Birds have been the source of myths and stories for centuries and are woven through many aspects of different cultures – from the stories of Greek gods to medieval, pagan beliefs. The state and country birds are the topic of poems and can be a part of various spiritual practices. These birds are also symbols for different holidays, seasons, and stages of life. Let’s explore some relevant myths related to birds, beginning with an interesting take on what valentine’s day and birds may have in common due to a medieval idea.
Did Medieval lore contribute to bird mating behaviors?
Some medieval birdwatchers in Europe – most likely France – possibly believed a Slovenian tradition that Spring began on February 14th. They decided that this was also the date that birds began mating. It happened by chance that this date also commemorates the day that third century Roman Saint Valentine was martyred. Today we celebrate February 14th as a day of love. Mating birds were written about in medieval poems, including “The Parliament of Fowls” by Geoffrey Chaucer, which is one of the earliest writings that indicate Valentine’s Day is for lovers:
“For this was on saint Valentinës day
When every fowl cometh there to chose his mate.”
In this poem, he compared the mating rituals of birds to those of humans.
By the mid-1500s to early 1600s, the association of mating birds with Valentine’s Day was strong, mostly because so many birds mate for life. Throughout history more poems have mentioned this correlation.
Over time, lovers were often referred to as “lovebirds,” which can refer to any mated pair of birds – but real lovebirds, the nine parrot species in the genus Agapornis, were given this common English name due to their caring nature towards each other.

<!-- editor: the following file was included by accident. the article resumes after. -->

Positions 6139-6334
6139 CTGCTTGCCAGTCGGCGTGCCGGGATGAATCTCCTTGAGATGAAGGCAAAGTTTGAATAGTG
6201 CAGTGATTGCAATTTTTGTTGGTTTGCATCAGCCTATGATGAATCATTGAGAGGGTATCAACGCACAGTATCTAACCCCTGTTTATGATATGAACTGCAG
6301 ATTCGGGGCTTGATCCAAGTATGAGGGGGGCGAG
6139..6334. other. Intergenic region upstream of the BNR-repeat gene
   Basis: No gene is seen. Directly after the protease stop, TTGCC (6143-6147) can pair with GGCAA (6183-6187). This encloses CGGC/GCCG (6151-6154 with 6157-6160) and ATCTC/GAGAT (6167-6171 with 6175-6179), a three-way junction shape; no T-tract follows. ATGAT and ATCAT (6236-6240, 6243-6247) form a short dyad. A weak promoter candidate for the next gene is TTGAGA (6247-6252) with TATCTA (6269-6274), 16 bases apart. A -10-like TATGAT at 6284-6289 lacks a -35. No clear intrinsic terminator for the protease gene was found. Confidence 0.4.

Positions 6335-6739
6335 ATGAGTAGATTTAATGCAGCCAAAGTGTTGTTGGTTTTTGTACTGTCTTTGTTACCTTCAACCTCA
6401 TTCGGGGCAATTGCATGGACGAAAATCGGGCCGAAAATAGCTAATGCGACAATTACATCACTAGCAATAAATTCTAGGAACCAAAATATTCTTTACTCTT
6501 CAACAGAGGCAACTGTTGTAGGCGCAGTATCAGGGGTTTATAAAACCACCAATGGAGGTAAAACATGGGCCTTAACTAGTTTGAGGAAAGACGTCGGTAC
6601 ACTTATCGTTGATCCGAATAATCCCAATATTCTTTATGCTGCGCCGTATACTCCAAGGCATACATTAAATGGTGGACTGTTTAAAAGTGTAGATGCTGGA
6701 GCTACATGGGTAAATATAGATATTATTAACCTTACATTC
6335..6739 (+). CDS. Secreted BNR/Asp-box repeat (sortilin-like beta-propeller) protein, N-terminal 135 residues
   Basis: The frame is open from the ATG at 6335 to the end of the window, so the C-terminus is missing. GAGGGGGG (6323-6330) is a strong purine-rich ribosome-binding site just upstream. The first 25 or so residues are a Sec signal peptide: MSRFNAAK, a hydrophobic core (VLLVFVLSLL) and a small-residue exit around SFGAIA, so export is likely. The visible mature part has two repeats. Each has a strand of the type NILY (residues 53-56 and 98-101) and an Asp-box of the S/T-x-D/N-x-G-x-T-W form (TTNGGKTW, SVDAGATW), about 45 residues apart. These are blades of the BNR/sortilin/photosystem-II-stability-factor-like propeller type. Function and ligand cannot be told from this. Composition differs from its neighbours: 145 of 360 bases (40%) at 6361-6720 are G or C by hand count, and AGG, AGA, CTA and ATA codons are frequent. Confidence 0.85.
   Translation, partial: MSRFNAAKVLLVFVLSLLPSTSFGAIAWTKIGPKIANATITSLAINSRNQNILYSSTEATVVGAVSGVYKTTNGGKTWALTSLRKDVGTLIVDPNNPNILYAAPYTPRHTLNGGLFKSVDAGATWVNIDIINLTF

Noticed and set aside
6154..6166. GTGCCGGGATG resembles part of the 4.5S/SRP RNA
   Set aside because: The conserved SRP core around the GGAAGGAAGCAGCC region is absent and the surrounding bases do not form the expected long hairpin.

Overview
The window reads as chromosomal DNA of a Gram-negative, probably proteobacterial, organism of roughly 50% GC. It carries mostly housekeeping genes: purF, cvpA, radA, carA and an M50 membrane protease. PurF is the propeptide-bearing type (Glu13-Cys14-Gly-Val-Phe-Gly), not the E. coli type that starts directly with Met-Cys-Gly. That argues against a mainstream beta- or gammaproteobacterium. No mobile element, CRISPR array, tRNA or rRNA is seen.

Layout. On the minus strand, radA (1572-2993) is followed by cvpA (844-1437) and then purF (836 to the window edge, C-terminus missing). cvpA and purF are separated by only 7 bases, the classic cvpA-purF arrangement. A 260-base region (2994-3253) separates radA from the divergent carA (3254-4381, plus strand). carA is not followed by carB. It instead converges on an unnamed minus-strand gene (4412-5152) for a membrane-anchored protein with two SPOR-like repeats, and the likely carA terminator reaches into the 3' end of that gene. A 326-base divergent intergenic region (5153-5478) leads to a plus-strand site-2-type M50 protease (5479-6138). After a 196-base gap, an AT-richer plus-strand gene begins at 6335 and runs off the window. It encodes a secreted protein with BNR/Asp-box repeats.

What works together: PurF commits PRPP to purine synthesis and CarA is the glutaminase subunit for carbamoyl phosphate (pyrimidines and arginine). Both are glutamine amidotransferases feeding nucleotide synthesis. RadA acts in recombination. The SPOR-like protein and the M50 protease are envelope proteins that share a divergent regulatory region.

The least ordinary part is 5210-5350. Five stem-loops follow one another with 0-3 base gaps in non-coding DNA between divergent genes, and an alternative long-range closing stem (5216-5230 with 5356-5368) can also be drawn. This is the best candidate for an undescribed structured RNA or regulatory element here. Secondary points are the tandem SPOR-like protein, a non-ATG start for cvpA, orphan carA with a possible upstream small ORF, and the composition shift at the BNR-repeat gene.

The myth of the stork delivering babies
Many times after Valentine’s Day, we see the arrival of babies nine months later. The myth of the stork bringing babies to families became popular around the same time period as the myth of the birds mating on Valentine’s day – it was widespread by medieval times. This myth has a few different origins. The first goes all the way back to Greek Mythology. Hera, the wife of Greek god Zeus, became jealous of a mortal named Gerena and turned her into a stork. Gerena did not want to leave her infant baby, believed to be the product of an affair with Zeus, so she flew away with her baby in a blanket.
The myth reappeared in medieval times in Europe. Many couples got married during the Summer Solstice, which symbolized fertility and prosperity. Storks also migrated during this time from northern Europe, and returned 9 months later – just as newly married couples were giving birth to honeymoon babies. During this time, prudish parents used this story to explain where babies came from to their children. Storks are also considered to be attentive and caring parents, which contributed to this myth. In the 19th century, this myth re emerged stronger, when Hans Christian Anderson wrote about storks delivering babies to deserving families in “The Storks.”
Have you heard of any of these stories before? Which interests you most?